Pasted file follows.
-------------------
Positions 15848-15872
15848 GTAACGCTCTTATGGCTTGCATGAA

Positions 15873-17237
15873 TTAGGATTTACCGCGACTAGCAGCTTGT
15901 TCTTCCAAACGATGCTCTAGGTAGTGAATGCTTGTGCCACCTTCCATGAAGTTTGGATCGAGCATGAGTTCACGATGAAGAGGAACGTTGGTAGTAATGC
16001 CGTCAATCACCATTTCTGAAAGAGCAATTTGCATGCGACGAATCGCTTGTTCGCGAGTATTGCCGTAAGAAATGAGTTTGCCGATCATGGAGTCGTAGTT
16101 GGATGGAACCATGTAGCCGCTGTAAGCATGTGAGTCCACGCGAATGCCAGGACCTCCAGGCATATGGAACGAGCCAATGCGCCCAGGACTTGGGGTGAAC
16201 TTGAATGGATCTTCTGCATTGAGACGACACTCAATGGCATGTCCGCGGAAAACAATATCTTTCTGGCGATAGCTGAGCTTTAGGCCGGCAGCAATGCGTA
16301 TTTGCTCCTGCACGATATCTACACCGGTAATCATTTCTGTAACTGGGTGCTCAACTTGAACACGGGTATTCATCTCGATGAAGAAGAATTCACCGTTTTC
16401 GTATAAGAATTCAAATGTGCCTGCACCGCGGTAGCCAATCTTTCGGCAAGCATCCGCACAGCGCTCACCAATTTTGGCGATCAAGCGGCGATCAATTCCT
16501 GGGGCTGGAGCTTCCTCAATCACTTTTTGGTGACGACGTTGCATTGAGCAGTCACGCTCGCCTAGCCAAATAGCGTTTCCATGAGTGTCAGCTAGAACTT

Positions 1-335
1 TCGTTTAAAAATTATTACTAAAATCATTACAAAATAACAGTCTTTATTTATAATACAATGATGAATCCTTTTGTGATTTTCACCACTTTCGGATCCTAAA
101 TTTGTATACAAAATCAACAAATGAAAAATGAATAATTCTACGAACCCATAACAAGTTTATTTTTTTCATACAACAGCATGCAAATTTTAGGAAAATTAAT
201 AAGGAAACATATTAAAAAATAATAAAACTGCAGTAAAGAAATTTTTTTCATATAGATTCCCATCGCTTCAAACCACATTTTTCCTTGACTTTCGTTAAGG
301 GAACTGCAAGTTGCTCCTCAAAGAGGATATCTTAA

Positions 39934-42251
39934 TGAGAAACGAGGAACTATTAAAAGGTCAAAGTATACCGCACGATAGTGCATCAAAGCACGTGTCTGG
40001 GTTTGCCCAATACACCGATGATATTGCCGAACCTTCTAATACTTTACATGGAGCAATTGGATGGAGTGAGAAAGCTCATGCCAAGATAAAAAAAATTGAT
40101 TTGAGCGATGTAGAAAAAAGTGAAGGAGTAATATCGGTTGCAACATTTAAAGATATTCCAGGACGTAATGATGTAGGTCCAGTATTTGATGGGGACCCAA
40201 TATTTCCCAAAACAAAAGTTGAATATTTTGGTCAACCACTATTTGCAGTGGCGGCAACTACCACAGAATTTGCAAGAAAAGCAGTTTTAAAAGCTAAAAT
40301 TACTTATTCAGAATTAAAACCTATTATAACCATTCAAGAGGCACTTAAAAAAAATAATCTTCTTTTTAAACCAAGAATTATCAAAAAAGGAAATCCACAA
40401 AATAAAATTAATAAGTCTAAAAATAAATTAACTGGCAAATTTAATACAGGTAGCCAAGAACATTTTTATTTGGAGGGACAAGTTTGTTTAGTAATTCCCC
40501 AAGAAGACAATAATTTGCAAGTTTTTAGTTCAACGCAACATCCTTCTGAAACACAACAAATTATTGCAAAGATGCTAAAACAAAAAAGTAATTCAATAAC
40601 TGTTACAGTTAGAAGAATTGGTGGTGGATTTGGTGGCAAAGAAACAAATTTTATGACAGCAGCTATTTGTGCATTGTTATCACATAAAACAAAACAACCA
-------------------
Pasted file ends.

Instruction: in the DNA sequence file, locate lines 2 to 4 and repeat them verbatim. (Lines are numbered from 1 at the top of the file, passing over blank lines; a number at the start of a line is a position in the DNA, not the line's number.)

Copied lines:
15848 GTAACGCTCTTATGGCTTGCATGAA

Positions 15873-17237
15873 TTAGGATTTACCGCGACTAGCAGCTTGT